Middle East Updates Iraq PM Nuri al-Maliki to Step Down, Endorse PM-designate al-Abadi

Middle East updates: In Iraq, U.S. unlikely to undertake evacuation mission of Yazidis on Mount Sinjar.

Displaced Yazidis ride on a truck as they are evacuated from Mount Sinjar.
Displaced Yazidis ride on a truck as they are evacuated from Mount Sinjar, August 13, 2014.Reuters

Haaretz's latest analyses on the Middle East: How Israel can help the Yazidis of Iraq | Islamic State may spell demise for Iraq's beautiful minorities

See Wednesday's Middle East Updates

1:51 A.M. UN Secretary-General Ban Ki-moon is warning that the failure to hold a conference on establishing a nuclear-weapons-free zone in the Middle East this year could jeopardize the success of next year's review of the landmark 1970 agreement aimed at stopping the spread of nuclear arms.

In a report to the UN General Assembly circulated Thursday, Ban urged all parties to finalize arrangements for a conference to be held as soon as possible.

At the 2010 conference to review the Nuclear Nonproliferation Treaty, 189 member nations called for convening a conference in 2012 on establishing a Mideast zone free of weapons of mass destruction.

It was scheduled to take place in late 2012, but the U.S. announced it would be delayed, apparently to save Israel, widely believed to possess nuclear weapons. (Reuters)

12:11 A.M. UN Secretary-General Ban Ki-moon on Thursday named Spanish diplomat Bernardino Leon as the world body's special envoy to Libya, which is experiencing the worst fighting between armed factions since the 2011 fall of Muammar Gaddafi.

Leon will replace Tarek Mitri on Sept. 1 as head of the UN political mission in Libya, known as UNSMIL, Ban said in a statement.

"Mr. Leon brings to this position many years of political and diplomatic experience with his national government and with the European Union, including most recently as European Union Special Representative for Libya and European Union Special Representative for the Southern Mediterranean," Ban said. (Reuters) 

12:09 A.M. The European Union hopes to build a "support group" with Middle Eastern countries, including Iran, to help Iraq stave off the threat from Islamic State fighters, a senior EU official said on Thursday.

EU foreign ministers, who will hold emergency talks on the Iraq crisis in Brussels on Friday, will discuss how "with all the ... countries in the region we could form some sort of supporting group towards Iraq," said the official, speaking on condition of anonymity.

He suggested the group could include Saudi Arabia and other Gulf countries, Jordan, Lebanon, Turkey, Egypt, Iran and others.

"It is important to have everyone on board against the Islamic State because this shouldn't be seen as a confrontation between the western countries and the ISIL. It should be clearly a confrontation between ISIL and all the countries of the region," the official said.

The EU's aim is to exchange information about Islamic State, including about its financing, and "to see if all together we can move ahead and try to find a way not only to stop the present ISIL offensive but also to try to push it back," the official said.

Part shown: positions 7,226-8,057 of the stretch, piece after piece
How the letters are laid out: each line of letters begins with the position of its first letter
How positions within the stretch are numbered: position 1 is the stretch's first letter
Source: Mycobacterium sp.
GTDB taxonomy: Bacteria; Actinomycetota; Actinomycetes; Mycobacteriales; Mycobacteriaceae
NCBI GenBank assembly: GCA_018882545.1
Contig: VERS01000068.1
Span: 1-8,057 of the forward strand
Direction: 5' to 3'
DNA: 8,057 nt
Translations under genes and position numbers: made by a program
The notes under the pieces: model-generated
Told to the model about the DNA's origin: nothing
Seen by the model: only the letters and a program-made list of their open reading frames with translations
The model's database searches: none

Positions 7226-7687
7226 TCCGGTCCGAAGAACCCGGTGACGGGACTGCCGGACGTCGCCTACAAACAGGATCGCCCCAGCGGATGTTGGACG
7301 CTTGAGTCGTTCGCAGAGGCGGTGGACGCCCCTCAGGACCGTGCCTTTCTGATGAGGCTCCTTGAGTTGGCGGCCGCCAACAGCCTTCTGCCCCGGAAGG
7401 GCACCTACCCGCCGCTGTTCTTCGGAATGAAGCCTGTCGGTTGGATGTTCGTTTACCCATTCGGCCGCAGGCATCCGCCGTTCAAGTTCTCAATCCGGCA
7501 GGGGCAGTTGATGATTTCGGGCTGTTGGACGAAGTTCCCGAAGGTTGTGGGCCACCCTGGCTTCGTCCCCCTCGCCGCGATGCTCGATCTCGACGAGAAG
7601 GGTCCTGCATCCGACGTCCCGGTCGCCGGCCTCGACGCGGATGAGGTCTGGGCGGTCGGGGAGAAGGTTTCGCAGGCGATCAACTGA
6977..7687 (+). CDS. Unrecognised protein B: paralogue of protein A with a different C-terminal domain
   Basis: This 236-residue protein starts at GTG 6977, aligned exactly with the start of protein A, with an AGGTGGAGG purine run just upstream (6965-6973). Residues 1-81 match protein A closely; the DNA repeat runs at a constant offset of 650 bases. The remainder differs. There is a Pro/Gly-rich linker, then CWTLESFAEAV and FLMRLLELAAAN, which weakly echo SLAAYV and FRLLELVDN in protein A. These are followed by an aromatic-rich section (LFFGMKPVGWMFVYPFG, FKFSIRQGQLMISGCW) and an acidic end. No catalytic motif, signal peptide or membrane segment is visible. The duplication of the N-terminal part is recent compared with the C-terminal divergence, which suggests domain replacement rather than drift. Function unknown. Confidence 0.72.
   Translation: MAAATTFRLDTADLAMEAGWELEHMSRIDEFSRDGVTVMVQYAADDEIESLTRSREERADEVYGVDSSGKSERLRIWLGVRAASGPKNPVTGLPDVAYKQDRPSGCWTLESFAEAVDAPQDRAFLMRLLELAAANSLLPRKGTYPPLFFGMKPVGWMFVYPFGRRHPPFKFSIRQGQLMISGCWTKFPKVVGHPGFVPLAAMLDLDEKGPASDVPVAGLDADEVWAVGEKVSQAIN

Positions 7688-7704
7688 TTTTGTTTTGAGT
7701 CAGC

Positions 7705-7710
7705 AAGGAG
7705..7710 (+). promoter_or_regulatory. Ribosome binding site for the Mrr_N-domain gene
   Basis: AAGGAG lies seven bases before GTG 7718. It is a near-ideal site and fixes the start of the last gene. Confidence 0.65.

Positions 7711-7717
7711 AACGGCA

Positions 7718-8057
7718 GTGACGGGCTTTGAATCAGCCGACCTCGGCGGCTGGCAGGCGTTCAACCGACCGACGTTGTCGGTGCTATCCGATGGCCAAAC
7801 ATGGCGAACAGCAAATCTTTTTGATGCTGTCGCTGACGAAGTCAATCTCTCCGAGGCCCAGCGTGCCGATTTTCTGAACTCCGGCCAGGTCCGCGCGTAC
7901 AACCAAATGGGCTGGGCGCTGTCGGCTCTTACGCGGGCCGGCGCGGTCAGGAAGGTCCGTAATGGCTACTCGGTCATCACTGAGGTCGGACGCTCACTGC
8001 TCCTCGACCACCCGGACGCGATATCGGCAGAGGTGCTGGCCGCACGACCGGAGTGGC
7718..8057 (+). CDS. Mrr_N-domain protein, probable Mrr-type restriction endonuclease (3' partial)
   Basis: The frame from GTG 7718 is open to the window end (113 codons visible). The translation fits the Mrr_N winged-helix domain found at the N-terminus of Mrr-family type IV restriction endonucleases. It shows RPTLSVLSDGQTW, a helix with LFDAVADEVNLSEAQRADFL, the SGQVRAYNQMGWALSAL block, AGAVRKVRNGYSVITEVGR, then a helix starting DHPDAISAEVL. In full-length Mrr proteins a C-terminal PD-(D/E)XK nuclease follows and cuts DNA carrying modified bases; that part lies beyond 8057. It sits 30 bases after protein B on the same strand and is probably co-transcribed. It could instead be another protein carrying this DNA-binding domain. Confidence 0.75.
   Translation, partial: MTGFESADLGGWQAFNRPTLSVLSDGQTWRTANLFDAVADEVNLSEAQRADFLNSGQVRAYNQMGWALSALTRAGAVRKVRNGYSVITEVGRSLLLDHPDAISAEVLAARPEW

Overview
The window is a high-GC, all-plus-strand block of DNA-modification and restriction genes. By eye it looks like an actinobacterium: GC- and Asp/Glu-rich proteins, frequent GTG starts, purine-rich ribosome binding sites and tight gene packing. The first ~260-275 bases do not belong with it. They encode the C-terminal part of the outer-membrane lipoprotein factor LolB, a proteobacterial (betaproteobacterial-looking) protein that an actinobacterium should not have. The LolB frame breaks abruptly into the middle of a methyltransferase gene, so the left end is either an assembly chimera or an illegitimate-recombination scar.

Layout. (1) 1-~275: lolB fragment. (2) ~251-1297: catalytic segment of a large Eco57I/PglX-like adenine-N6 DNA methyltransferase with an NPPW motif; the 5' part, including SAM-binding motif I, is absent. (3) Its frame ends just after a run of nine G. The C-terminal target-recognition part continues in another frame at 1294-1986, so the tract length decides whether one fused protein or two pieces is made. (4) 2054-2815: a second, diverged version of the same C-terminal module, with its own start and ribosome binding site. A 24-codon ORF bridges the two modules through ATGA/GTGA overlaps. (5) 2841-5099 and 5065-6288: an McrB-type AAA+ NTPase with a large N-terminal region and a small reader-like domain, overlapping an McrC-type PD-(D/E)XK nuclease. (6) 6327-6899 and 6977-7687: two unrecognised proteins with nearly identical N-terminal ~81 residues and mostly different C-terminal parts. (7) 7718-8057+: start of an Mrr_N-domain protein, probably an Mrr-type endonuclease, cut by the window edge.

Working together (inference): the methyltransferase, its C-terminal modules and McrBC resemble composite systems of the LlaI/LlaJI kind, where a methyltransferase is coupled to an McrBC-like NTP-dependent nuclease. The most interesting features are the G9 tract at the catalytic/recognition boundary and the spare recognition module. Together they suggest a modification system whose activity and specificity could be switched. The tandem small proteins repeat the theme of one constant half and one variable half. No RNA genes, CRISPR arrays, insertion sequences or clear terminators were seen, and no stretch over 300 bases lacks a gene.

The official gave no details of how Islamic State might be pushed back, but there is little appetite among EU governments for joining the United States in military strikes against the militants. (Reuters) 

11:47 P.M. A defense lawyer for the son-in-law of Osama bin Laden convicted on terrorism-related charges in New York federal court said on Thursday that his client should serve no more than 15 years in prison.

Kuwaiti-born Suleiman Abu Ghaith, 48, faces up to life behind bars after a jury convicted him in March of conspiring to kill Americans, conspiring to provide material support for terrorists, and providing such support.

The trial, which featured testimony from Abu Ghaith himself, offered an unusual glimpse into bin Laden's actions in the days following al Qaeda's attacks in the United States on Sept. 11, 2001, that killed nearly 3,000 people.

Prosecutors accused Abu Ghaith of serving as an al Qaeda mouthpiece, recording inflammatory videos that the group used in recruiting.

Abu Ghaith's lawyer, Stanley Cohen, argued in a court filing that his client was convicted solely on the basis of speech.

"The defendant faces the harshest of penalties for talk - and only talk - which is at times zealous, pious and devout; at other times intemperate; at still others, offensive to core values of humanity," Cohen wrote. "In this sense, he was not unlike an outrageous daytime 'shock-radio' host, or a World War II radio propagandist for a losing ideology." (Reuters) 

11:25 P.M. Three Yemeni soldiers and two Al-Qaida militants were killed when security forces foiled an attack by insurgents in the eastern province of Hadramout on Thursday, medical sources said.

The state news agency Saba said security forces had confronted Al-Qaida militants who had placed three car bombs in the Hadramout provincial capital of al-Mukallah. It said several militants were killed and several soldiers wounded.

"The fighters ... managed to destroy three car bombs in the Sitteen street in al-Mukallah before they reached their targets," Saba said, quoting a military source.

Ansar al-Sharia, an Al-Qaida-affiliated group in Yemen, claimed the attack on a Twitter account. Reuters was not immediately able to verify the authenticity of the account. (Reuters) 

10:59 P.M. Facing enormous pressure at home and abroad to step aside, Nuri al-Maliki dropped his bid for a third term as prime minister of Iraq on Thursday and pledged support for his replacement, moderate Shi'ite Haider al-Abadi.

Appearing on state television flanked by Abadi and other Shi'ite politicians, Maliki spoke of the grave "terrorist" threat from Islamic State Sunni militants before giving up on his fight to stay on.